This is the story of how humans can exploit animals, both by putting them to work and then by putting the blame on them when things go wrong. Our tale begins in Zanzibar, an island off the coast of East Africa where the trade was instrumental in providing great riches for the population, but mostly the Sultan (voiced by Robert Morley), although he didn't do anywhere near as much work as his subjects did. However, one day their whole operation was thrown into jeopardy when a school of sharks showed up and began eating the workers...
It seems even the most obscure cartoon features - and Hugo the Hippo was not a success by any means in its day - can gather a following simply by dint of the fact that somewhere some child will be growing up with a copy they will have recorded off the television or had purchased for them to keep them quiet in front of the box, which one way or another gets watched multiple times. Such was the case with this, a Hungarian-American production designed to take advantage of the East European animation studio, but in effect not making enough of a hippo-sized splash on the international market.
Yet while not too many saw it in its cinema format, it was released on home video and shown occasionally on television, which made for some powerful memories in those who are now grown up, but do remember Hugo and his colourful adventures. In fact, there are those who were mildly traumatised in some cases, not because some of the songs were trilled by Little Jimmy Osmond, but because director Bill Feigenbaum (in his sole film credit) did not skimp on the scenes of the baby hippo getting victimised, and even seeing his whole family and friends slaughtered about halfway through the plot - Disney at their darkest would not have gone that far in their cartoon features.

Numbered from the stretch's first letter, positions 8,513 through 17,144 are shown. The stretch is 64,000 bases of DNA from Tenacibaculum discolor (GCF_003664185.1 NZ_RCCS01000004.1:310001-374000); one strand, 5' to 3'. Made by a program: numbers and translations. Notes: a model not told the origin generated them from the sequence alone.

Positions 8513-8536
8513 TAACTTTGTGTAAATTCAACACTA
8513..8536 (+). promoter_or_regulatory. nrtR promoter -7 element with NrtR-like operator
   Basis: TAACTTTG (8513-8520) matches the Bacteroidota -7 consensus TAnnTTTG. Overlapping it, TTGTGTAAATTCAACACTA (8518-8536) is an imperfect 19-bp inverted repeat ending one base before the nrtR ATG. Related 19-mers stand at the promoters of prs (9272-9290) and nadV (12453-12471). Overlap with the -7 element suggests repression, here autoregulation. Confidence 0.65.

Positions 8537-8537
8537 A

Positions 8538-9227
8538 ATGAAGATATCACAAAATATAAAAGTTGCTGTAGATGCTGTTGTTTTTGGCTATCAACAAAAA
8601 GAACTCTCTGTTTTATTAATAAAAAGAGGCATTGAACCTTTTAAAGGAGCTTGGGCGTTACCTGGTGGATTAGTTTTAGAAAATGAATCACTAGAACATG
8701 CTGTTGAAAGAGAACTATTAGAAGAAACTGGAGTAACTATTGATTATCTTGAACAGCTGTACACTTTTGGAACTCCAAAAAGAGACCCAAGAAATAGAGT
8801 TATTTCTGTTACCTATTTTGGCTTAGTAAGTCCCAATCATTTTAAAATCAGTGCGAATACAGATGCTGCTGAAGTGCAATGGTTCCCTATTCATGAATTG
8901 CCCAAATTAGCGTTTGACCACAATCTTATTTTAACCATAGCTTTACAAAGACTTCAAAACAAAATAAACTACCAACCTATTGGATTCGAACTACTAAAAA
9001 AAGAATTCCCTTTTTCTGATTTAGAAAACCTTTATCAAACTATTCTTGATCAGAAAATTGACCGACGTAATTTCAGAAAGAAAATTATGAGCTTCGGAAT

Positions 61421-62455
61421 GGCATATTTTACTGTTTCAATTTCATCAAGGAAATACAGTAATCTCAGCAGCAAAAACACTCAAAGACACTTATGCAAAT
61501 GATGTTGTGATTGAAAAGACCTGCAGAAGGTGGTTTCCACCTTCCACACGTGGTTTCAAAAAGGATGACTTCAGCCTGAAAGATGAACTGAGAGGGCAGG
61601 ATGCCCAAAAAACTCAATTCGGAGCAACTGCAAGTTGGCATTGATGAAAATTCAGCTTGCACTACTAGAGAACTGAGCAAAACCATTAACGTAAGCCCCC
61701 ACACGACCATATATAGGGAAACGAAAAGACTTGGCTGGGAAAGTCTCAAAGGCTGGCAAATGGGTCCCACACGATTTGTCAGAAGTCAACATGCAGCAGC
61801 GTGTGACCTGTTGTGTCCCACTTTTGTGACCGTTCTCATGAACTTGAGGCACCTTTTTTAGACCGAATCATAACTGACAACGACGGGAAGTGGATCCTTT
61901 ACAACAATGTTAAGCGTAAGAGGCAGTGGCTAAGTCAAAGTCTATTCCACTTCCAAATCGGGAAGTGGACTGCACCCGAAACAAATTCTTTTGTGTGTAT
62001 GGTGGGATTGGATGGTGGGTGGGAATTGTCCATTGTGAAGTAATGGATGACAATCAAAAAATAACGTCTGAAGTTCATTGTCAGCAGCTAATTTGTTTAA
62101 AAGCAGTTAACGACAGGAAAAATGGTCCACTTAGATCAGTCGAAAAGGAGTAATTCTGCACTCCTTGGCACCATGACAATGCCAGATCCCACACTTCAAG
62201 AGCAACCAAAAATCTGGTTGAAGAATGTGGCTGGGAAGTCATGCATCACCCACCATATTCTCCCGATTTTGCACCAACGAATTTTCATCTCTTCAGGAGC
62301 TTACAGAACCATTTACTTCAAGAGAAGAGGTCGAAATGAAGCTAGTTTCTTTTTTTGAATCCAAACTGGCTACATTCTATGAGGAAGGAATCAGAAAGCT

Before we reached that unhappy event, Hugo and his chums had to be rounded up because the Sultan believes they are precisely what his community needs to get rid of the (biker headgear-wearing) sharks. And it turns out he's right, but not before more trauma which sees the hippopotami turfed out of their lake home and tied up by a giant robot cowboy on horseback (huh?), then dumped in the channel to beat up the rampaging fish. The Sultan and the islanders are delighted, but it's not enough for us to end there on a relatively cheery note as thereafter they don't know what to do with the animals and don't even feed them, leaving them to munch on scraps from the garbage.
If you hadn't noticed, there was an environmental message being put across here, though that was the case with plenty of cartoons from the seventies and beyond, and at least here it's not overly heavy handed. The animation itself was imaginative enough to cope with the fluid style, so if it was not of the highest level it was sufficiently captivating to make it perfectly tolerable. What it was depicting, on the other hand, may not have been so palatable, as the Sultan's right hand man (unmistakably Paul Lynde) sees to it that hungry, hungry hippos are exterminated from Zanzibar and Hugo is the only survivor, ending up on the mainland where he befriends a young boy - and makes enemies of the adults for trying to satisfy his appetite for their fruit and veg. More troubles are on their way for Hugo, and it seems he can't catch a break, though no matter how depressing his story became, it was still colourful and populated with catchy songs also performed by Jimmy's sister Marie Osmond and narrator Burl Ives. The off-kilter quality is not a dead loss, odd enough to be memorable.